Professor Tom Farr's clearly written paper traces for the reader the development of the idea of religious freedom in the American context from the founding days of the republic during the Enlightenment through to our times in which the very acceptance of religious freedom as a core principle in our society is under threat.
Farr argues persuasively that the United States' founding fathers created a system of religious freedom based on the free exercise principle that was genuinely new. This system recognized a public faith, one that reflected the interior faith lives of citizens in how they conducted themselves religiously in the public space. This was possible due to the conception held by the vast majority of Americans that they were a religious people, yet this historic understanding has shifted fundamentally. Farr buttresses this civic understanding of religious freedom with the Catholic understanding of religious freedom and its insistence on human dignity and conscience leading to an exploration of how religious freedom is exercised by faithful individuals and those self-same individuals existing as and operating within communities of faith.
Farr offers a clear warning around the growing intolerance for religious freedom in the United States in the face of non-discrimination laws and a rejection of religious freedom as being intrinsically bound up in the common good. This state of affairs has led to a collective forgetting of what religious freedom means. It is an amnesia that is hindering the United States' ability to engage religion when it confronts it in the world of international affairs.
Jonathan Schwarz and David Sikkink investigate if high schools in the United States foster behavior, attitudes, and identities that support volunteering and giving among their graduates.
It makes sense that most of our public debate about infrastructure spending focuses on revenue. Where will we get the money? Who will pay? How? Which tax structures will be needed to build our bridges? Should we borrow to pay for our water treatment plants and subway lines? If so, how much?
But too heavy a focus on revenue can lead us to neglect sound public policy focused on cost containment.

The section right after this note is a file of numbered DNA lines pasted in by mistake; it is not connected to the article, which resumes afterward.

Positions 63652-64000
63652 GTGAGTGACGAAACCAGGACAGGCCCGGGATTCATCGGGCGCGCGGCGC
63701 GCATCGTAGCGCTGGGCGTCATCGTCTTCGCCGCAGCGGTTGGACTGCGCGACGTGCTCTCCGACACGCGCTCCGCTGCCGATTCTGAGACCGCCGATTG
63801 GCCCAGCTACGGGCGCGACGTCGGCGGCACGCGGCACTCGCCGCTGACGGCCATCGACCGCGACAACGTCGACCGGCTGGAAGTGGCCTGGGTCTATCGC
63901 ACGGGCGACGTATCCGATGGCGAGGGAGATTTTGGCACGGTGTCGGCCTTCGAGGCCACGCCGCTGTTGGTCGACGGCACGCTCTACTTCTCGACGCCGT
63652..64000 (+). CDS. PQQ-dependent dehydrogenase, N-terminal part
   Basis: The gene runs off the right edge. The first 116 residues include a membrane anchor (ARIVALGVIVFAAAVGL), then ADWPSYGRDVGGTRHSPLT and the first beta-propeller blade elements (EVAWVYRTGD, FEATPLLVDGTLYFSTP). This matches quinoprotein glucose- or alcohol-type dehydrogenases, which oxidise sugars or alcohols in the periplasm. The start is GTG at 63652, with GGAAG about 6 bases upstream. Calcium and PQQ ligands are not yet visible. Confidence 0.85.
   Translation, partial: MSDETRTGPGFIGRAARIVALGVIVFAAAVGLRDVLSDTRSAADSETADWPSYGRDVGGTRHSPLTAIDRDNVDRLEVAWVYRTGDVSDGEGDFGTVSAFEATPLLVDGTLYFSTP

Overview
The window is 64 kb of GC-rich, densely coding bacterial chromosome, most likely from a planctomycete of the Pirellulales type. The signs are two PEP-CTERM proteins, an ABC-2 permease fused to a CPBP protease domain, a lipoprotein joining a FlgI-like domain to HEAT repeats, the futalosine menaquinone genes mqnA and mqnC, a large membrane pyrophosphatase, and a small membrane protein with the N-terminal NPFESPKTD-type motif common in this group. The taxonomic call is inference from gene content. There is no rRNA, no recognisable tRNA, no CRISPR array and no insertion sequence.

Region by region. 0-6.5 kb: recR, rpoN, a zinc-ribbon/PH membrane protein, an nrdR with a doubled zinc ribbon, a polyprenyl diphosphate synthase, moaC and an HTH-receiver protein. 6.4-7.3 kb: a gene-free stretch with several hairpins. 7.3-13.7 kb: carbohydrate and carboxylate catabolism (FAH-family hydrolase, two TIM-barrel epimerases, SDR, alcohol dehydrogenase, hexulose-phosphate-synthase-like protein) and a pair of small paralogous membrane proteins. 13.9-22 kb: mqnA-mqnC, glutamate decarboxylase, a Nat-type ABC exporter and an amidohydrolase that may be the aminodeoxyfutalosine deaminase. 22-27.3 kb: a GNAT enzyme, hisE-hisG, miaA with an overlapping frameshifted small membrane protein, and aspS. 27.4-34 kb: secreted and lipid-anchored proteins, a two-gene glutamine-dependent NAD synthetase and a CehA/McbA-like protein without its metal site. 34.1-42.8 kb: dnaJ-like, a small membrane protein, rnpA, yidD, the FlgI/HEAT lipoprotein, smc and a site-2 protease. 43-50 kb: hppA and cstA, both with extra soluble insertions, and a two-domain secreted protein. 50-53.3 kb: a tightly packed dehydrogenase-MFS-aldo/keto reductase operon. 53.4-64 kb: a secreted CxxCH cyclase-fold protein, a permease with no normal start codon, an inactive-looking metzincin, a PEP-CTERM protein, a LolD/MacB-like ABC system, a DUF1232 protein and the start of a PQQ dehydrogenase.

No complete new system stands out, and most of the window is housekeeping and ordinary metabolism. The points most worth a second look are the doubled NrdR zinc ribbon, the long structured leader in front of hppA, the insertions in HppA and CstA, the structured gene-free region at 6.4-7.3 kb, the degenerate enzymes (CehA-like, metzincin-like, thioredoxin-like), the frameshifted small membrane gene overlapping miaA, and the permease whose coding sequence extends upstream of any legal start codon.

This paper is intended as a reminder and a spur. A reminder of the practices and data that allow governments to invest responsibly and in the public interest. And a spur to government, industry, labour, and others to consider that fair, open, and competitive tendering lightens that burden on this generation and the next.
In examining the impact of recent judicial rulings on cases under Section 2a of the Canadian Charter of Rights and Freedoms that enshrines freedom of conscience and religion, Faisal Bhabha draws our attention to how individuals' religious expression has been and is being accommodated within Canadian jurisprudence. Bhabha argues that the Supreme Court of Canada is striving in its decisions to reflect the multicultural nature of Canadian society by striking a balance between competing interests. In so doing, Bhabha posits, the Court is shifting from a posture of strong rights articulation to a weak rights application. The paper also highlights the emerging challenge of 'faithism'—a new form of discrimination increasingly manifested by public sceptics who ascribe negative characteristics or flawed values to people who profess a religious faith—and the impact that such discrimination can have on Canada's multicultural and multi-faith reality.
As we at Cardus continue to advance our efforts to better comprehend, reveal, and reflect on our common life, freedom of religion or conscience looms large. This freedom enables us to live fully as we are and are called to be. It bears witness to the fact that we as human beings have a metaphysical need to make sense of our world and to encounter God.